An Ypsilanti musician sets out to document the sounds and songs of Michigan

A version of this story originally ran in Concentrate, Metromode's sister publication covering Ann Arbor and Ypsilanti.

In July, a line of musicians assembled outside of a one room schoolhouse in Mancelona, Michigan, a small town in the northern Lower Peninsula. They were waiting their turn to be recorded by an Ypsilanti musician on a mission. He recorded one song from each songwriter or band in one take. 

"All I do is sit there with a piece of shit recorder and a microphone," he says. And, over the last seven months, more than 150 musicians from around Michigan have done the same in different locations for a project called The River Street Anthology.

It all began in Ypsilanti when musician and historic preservation student Matt Jones felt the urge to document the local music scene for posterity. 

"I'm obsessed with history. I'm obsessed with preservation," he says. "It's so important that things like this never die out. All of us songwriters and bands, we can't just—poof—disappear. I need to keep everybody on the books."

So he began to ask area musicians if he could record them playing one song in one take. In the span of just a few months, his vision has gone from documenting 15 Ypsilanti songwriters to a statewide, all-genres, multimedia preservation project. And The River Street Anthology, is just getting started. 

Seven months of preservation

With more than 150 musicians recorded, it's hard to believe The River Street Anthology just began in March. 

"It's absurd," says Jones. "It's really seat of the pants, and it's word of mouth. And there's a lot of groveling on my part."

Though his original intention was just to record a number of his musical friends in Ypsilanti, once other musicians heard about it, the project grew to include more then 60 southeast Michigan artists. Then, he decided The River Street Anthology shouldn't be limited by geographical location. 

So he called his music contacts around the state, and planned days to travel around, recording for a day in various cities. He'd ask those contacts to call their local contacts, and pretty soon, he had days like he did in Mancelona: musicians lined up outside, not every one really sure what the project was about, but wanting to participate all the same. 

"Most people come in and they don't know what to expect, but they have their song and they're ready to play it, and they lay it down," Jones says.

This has happened in an art gallery in Marquette, The Orpheum Theater in Hancock, among other cities. And the historic document Jones is creating is no longer limited to just audio. He's enlisted the Mostly Midwest music blog to record video of his session, writers around the state to write about the music scene in their area, local photographers (including Concentrate's own Doug Coombe) to take photos, as well as asking the musicians themselves to write about the song they chose to record. 

"Context is everything in historic preservation," says Jones. "I want as much dimension as possible."

A new appreciation

Not only has the scope of The River Street Anthology changed since it began, but undertaking the project has changed Jones himself. 

"The experience has turned me from a super wound-up, hyper critical, cynical man into somebody who can't criticize anybody anymore," he says. "It's just so fun to watch people do what they love. If you don't love it too afterwards, you're probably a sociopath."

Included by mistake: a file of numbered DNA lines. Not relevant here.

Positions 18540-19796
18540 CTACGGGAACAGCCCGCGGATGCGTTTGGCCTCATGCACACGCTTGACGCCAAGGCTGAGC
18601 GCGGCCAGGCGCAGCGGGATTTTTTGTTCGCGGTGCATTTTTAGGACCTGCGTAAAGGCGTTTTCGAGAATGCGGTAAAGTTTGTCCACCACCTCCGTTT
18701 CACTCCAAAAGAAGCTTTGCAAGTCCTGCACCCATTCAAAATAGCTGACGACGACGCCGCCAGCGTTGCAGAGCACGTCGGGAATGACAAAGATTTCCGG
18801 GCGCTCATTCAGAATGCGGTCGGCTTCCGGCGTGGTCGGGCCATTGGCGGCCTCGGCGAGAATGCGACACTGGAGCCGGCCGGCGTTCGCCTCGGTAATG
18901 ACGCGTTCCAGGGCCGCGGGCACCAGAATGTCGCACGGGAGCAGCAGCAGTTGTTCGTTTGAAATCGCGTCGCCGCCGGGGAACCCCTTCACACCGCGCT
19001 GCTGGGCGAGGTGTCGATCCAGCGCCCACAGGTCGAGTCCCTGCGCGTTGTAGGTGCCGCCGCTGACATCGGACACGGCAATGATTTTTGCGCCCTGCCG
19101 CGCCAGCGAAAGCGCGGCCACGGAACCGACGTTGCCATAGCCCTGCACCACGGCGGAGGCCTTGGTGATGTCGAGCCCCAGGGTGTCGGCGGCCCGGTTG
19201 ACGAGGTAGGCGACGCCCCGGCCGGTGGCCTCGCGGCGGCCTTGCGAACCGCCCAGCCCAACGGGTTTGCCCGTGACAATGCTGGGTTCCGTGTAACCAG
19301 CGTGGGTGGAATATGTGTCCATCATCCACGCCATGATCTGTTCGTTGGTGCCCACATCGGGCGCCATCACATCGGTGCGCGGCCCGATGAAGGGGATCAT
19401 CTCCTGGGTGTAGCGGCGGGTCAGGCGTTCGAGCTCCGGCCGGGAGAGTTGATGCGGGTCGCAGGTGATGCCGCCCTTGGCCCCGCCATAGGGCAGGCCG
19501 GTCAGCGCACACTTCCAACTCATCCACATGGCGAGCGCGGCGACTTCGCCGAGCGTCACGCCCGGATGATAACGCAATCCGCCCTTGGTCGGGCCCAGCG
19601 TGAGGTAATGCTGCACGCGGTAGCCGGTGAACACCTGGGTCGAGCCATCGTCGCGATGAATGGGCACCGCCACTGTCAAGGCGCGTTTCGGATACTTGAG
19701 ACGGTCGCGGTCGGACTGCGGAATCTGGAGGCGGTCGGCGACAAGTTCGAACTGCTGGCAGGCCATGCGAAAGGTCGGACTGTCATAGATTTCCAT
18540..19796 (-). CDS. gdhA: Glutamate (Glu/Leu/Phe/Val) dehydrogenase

As much fun as Jones has had recording well-known musicians, from Seth Bernard to Breathe Owl Breathe, it's the unknown artists who may have never been recorded before, that really inspire him, even though that's not what he expected. 

"I wanted to have everybody included, but I kind of learned over time what 'everybody' means," he says. "As a musician, sometimes it's hard to be objective because you're so insulated with your friends who probably play a lot like you do."

Thanks to all of the musicians he's met over the past seven months, now, when he says "everybody," he means means everybody: all ages, all genres and all areas of the state. That's why he's got his eye on some of the places in Michigan he knows the least about.

"I don't know what happens up in places like Alpena," he says. "Those could be the best places to go. It would be nice to find some complete unknowns." 

The Anthology endgame

A common question Jones gets is about what the final product of The River Street Anthology is going to be. It's a tough one to answer when he himself isn't quite sure yet. He does want to make a physical album, but now, with the huge amount of music he's accumulated, he's not quite sure how it will work. He does plan to launch a website where people can download music, as well as host a release show and have some sort of album, or several volumes of albums to release. Eventually.

"Now, it's really just a historic document," says Jones. "It's going to be released, and it's going to be put into the Library of Congress, but as far as what medium it's going to be and when it comes out, I don't know yet." 

While that ambiguity can make his explanation of The River Street Anthology to potential participants a challenge, he feels confident all the answers will make themselves clear in time.

"I just keep telling people I'll know when it's done," Jones says. "And that's a really terrible strategy, because that means it could go on for the rest of my life, but…I mean…what's so bad about that?"

For a project that seeks to preserve Michigan's music for the ages, it seems there's nothing bad about that plan at all. 

Natalie Burg is a senior writer at Concentrate and a project editor for its parent company, Issue Media Group.

All photos by Doug Coombe.
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